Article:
In 2004 Australian director James Wan and his writing partner Leigh Whannell released a little horror movie that they shot in 18 days for a budget of roughly a million dollars. That film was Saw and it instantly became a $100 million hit worldwide. It was always intended to be simply a showcase for the budding filmmakers that they hoped with turn a small profit on DVD and set them up for bigger and better things.
Instead the film became a phenomenon, launched 6 sequels, and along with Hostel kicked off the 2000s preeminent horror trend and media buzzword “torture porn.” How to follow a decade-defining work was a challenge for Wan and Whannell. The pair made it clear early on that they never considered themselves gore merchants (in fact the first Saw is light on gore compared to the increasingly grizzly sequels) and tried to embrace subtle scares with their ventriloquist dummy sophomore slump Dead Silence. When that film bombed, Wan tried to switch genres with the exploitation revenge/thriller Death Sentence, which proved even less successful.
This week writing/directing duo return with Insidious. Having gone through the ups and downs of Hollywood they went back to their indie roots with a new low budget horror flick. Once again the pair tried to distance themselves from the bloody entrails of Saw with a haunted house movie that frankly could play for kids without a nervous disposition. The good news for the filmmakers is that they have managed to create easily their best movie since their illustrious debut. The bad news is, this isn’t a genre classic. In fact, while the movie showcases Wan’s strengths as a visual stylist, it also highlights their weakness as storytellers. It’s a decent jump scare haunted house ride and works very well for the first hour or so. Sadly, once the standard haunted house hoops have been jumped through and the filmmakers have to find a way to make the story their own it falls apart, succumbing to the convoluted storytelling and cheap reliance on ripping off better movies in the guise of homage that has plagued their work from the beginning.
The film is about an average middle class American family who move into a slightly creepy new house (oh the comforts of convention). Gradually they start to notice something is wrong when things start moving around and disappearing. Their son claims to see people at night and then one day he inexplicably ends up in a coma. With the kid knocked out, the hauntings start to get more intense. They try to move, but the ghosts follow. Paranormal investigators are brought in and it’s learned that rather than a conventional haunting the boy has the ability to leave his body during his sleep and walk amongst the world of the dead. Now that he’s in a coma a door has been open that ghosts are free to wander through untill his spirit is returned to his body. Or something like that anyways. Honestly, the entire plot is hastily explained in one epic dialogue scene to set up an interdimensional climax and it’s tough to tell exactly what mumbo-jumbo Whannel and Wan want us to believe and what we should dismiss. The whole thing probably would have worked better if they’d just stuck to standard haunted house mythology.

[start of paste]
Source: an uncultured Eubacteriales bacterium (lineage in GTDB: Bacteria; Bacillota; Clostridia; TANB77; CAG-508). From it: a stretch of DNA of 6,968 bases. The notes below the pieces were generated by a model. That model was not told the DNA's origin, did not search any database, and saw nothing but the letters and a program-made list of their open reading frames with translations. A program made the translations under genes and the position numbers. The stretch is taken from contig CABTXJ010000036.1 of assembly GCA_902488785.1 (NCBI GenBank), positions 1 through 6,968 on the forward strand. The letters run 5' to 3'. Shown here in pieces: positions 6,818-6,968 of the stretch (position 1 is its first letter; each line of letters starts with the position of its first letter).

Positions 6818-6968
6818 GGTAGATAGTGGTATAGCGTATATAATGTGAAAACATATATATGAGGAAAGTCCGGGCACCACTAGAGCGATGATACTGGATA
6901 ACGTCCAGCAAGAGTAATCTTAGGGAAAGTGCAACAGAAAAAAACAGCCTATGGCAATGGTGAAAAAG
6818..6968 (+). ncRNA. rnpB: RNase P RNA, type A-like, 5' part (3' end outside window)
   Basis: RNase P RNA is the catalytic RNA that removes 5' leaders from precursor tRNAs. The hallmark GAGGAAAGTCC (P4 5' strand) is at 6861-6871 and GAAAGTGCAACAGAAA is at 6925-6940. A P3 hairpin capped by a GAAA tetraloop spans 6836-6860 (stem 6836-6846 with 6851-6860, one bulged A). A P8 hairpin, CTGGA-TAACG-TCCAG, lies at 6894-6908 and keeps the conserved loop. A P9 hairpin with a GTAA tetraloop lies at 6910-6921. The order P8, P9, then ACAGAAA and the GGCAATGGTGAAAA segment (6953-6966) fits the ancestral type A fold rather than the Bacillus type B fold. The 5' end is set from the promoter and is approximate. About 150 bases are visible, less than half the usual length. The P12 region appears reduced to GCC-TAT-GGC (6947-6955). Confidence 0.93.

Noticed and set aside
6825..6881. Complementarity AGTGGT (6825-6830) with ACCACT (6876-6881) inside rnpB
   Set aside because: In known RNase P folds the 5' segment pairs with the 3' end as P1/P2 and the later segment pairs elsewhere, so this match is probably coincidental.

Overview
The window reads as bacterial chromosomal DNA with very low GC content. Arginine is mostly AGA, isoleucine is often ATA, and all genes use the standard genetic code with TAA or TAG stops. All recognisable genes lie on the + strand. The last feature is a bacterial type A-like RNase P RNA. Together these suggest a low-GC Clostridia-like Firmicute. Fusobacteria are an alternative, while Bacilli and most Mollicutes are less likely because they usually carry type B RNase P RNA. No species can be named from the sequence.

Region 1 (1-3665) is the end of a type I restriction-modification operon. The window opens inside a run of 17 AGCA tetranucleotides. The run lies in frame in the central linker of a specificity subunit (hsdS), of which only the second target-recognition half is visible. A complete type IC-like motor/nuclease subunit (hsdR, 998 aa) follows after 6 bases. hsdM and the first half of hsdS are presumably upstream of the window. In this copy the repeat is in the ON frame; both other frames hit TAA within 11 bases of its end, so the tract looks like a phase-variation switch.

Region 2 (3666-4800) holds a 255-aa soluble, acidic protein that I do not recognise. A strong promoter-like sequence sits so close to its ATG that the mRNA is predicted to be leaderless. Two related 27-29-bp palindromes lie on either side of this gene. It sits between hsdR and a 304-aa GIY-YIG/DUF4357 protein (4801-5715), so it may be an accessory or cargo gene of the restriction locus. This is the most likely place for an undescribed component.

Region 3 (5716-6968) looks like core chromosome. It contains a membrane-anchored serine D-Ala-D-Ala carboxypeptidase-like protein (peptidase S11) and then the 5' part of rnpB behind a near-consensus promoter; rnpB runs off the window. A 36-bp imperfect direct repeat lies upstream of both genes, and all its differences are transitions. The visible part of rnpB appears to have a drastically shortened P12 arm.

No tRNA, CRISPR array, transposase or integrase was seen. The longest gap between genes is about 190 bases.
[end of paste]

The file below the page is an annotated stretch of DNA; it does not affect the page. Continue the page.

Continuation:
You can tell that the filmmakers hoped to create a new spin on the haunted house genre that would spawn a franchise. Unfortunately whatever they thought this sleep-walking/portal-hoping twist would bring to the genre just doesn’t work. It’s too convoluted and confusing. The best material in the movie is standard spook house stuff: mysterious figures emerging from the shadows, creepy rotting-faced ghosts, sudden bumps in the night, creeping camera movies down eerily empty hallways, etc. There’s nothing new here and more than that the entire structure and style of the film rips off Poltergeist in a way that I’m sure they considered as homage, but feels closer to plagiarism. The gradual appearance of supernatural elements into an idealized suburban setting is the same as is the way the family’s skepticism turns to cheerful fascination before finally terror. However, that’s standard haunted house stuff that happens to be in both films. Insidious becomes uncomfortably close to Poltergeist when a team of nerdy paranormal investigators lead by a calming mother figure are hired to check out the disturbance. The characters even look like the nerds from Poltergeist, except for their equipment, which is knocked off of Ghostbusters. After that, the climax involves a parent walking into the nether world to save their child with only the guiding voice of a psychic to aid the journey. Again…exactly like Poltergeist. It’s irritating, but more importantly it invites unfavorable comparison to an infinitely superior film.
There’s no getting around it, Insidious is a deeply flawed movie that pushes to the limits of Wan and Whannell’s meager talent. That said, it’s not a total waste of time. The film is an efficient scare factory and Wan certainly knows how to shoot a horror movie even if he doesn’t know how to construct a story. The Poltergeist rip-offs are frustrating for horror fans, but it’s unlikely most audience members will even notice. The acting is decent (especially from the comic relief ghost nerds) and the production values are solid. This is a good sleepover horror movie for kids and will probably have a decent shelf life by virtue of the fact that not many of those are made anymore. Despite what some have said, Insidious is not a classic horror movie in the making. However, it is a strong example of the haunted house horror subgenre and there hasn’t been a movie like it in a while. If you go in with lowered expectations and look for little more than an average funhouse horror romp, you’ll probably have a good time. Just don’t expect anything special. You’ve seen this all before and it’s very clear now that Wan and Whannell made a major horror movie their first time out by accident.
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